Inflammatory cytokines induce ubiquitination and loss of the prostate suppressor protein NKX3.1
Markowski, Mark Christopher.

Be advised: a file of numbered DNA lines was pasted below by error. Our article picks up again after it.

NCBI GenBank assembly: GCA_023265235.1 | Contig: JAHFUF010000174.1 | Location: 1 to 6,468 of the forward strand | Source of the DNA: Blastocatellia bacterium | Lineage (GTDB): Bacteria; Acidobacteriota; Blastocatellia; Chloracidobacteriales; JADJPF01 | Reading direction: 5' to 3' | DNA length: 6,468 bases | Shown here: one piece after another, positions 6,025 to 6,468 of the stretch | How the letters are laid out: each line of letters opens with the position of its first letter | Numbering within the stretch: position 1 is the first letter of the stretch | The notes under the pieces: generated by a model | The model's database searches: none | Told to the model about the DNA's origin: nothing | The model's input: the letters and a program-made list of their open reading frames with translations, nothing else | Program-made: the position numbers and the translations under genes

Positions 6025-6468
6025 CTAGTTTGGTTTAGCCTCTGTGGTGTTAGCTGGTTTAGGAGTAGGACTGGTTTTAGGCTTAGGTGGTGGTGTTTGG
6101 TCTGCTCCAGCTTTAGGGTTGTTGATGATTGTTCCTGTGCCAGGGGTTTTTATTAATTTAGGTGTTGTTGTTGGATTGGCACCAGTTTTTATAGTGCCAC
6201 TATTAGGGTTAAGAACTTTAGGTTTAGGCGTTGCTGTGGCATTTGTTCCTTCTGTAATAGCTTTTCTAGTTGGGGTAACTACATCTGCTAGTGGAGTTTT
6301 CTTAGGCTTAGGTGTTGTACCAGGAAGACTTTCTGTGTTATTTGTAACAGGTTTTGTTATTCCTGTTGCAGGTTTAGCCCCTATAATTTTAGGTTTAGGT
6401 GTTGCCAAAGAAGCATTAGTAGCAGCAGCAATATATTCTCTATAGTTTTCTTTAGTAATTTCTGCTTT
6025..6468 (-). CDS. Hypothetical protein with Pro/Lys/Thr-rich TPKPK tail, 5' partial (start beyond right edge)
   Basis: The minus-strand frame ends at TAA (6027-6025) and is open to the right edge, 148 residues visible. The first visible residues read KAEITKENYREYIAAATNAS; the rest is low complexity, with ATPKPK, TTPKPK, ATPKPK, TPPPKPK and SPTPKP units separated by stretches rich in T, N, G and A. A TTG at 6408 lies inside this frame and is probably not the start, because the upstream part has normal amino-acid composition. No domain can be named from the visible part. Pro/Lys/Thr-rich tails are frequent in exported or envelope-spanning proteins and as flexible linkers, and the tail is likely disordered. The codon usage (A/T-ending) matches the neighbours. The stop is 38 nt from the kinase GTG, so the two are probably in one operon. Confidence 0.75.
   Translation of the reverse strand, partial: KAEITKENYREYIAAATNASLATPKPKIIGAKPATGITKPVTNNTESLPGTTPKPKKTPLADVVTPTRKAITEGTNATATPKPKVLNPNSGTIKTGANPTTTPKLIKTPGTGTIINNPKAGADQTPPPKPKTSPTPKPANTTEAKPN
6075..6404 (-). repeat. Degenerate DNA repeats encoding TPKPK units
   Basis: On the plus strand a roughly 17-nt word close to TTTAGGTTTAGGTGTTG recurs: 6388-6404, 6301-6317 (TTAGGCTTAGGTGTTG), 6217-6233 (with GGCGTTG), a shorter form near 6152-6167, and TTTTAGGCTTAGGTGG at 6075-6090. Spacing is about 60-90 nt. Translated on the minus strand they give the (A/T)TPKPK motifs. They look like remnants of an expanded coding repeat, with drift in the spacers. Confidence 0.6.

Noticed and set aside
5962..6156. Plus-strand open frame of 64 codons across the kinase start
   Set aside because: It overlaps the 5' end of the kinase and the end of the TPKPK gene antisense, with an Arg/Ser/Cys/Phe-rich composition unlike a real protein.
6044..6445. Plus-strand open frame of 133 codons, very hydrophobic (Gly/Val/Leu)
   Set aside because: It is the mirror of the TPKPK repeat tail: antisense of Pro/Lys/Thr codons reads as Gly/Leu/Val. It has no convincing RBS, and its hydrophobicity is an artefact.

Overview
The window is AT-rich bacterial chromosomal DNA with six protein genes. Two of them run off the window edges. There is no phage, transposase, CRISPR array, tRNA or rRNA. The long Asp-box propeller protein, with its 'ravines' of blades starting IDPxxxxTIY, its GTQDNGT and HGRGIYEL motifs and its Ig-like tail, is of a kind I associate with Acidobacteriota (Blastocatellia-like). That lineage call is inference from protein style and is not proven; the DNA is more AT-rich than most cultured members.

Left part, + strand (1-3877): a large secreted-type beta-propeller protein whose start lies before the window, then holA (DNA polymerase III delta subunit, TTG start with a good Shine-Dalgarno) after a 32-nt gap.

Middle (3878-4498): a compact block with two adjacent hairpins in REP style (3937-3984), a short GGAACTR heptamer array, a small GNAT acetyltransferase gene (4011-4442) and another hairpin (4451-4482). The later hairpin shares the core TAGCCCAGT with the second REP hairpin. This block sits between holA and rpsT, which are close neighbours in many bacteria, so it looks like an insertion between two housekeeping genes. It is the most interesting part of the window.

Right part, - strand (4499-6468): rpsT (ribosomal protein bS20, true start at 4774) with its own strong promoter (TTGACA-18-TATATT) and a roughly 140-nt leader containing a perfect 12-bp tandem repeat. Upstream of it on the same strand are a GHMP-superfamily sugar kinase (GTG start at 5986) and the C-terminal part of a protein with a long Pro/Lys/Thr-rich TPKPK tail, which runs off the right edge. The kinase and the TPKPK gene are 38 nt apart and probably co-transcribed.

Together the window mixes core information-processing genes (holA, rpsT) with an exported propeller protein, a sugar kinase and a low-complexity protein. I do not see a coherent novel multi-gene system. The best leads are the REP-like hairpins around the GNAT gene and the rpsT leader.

Thesis (Ph.D.)--Georgetown University, 2008.; Includes bibliographical references. Epithelial dysplasia in the prostate is seen adjacent to foci of inflammatory atrophy. How the inflammatory process leads to cellular dysplasia and transformation is not well understood. This thesis identifies a mechanism for inflammation to cause decreased expression of a key prostate tumor suppressor protein, NKX3.1. We have found that the inflammatory cytokine TNF-alpha induced rapid ubiquitination and proteasomal degradation of NKX3.1 in vitro. Inhibition of proteasomal degradation prevented the loss of NKX3.1 and resulted in the accumulation of ubiquitin-bound NKX3.1. The C-terminus of NKX3.1 is comprised of 51 amino acids distal to the homeodomain. Deletion of the C-terminal domain of NKX3.1 resulted in prolonged protein half-life and absence of TNF-alpha-induced ubiquitination. Site-directed mutation of either or both of the two lysines (193 and 201), possible sites for ubiquitin ligation, in the C-terminus did not affect ubiquitination or protein half-life. Sequential deletion of fragments of the C-terminus identified amino acids 185-199 as the peptide region affecting NKX3.1 stability. In the C-terminal region of NKX3.1, serines 185,195, and 196 were identified as potential phosphorylation sites. Mutation of serine 185 to alanine resulted in a significant increase in protein half-life, but retained susceptibility to TNF-alpha-induced ubiquitination. In contrast, steady-state NKX3.1 turnover was unaffected by a serine 196 to alanine substitution. However, mutation of serine 196 to alanine abrogated TNF-alpha-induced ubiquitination and degradation. Serine 195 was shown to have a modulating affect and attenuated TNF-alpha-induced ubiquitination. Phosphorylation of NKX3.1 was increased in the presence of TNF-alpha, but the role of serines 185, 195, 196 was not studied. Our data provides evidence that inflammatory cytokines can reduce NKX3.1 levels. Strategies to inhibit inflammation may result in a therapeutic intervention to maintain NKX3.1 levels and slow prostate cancer development and progression.
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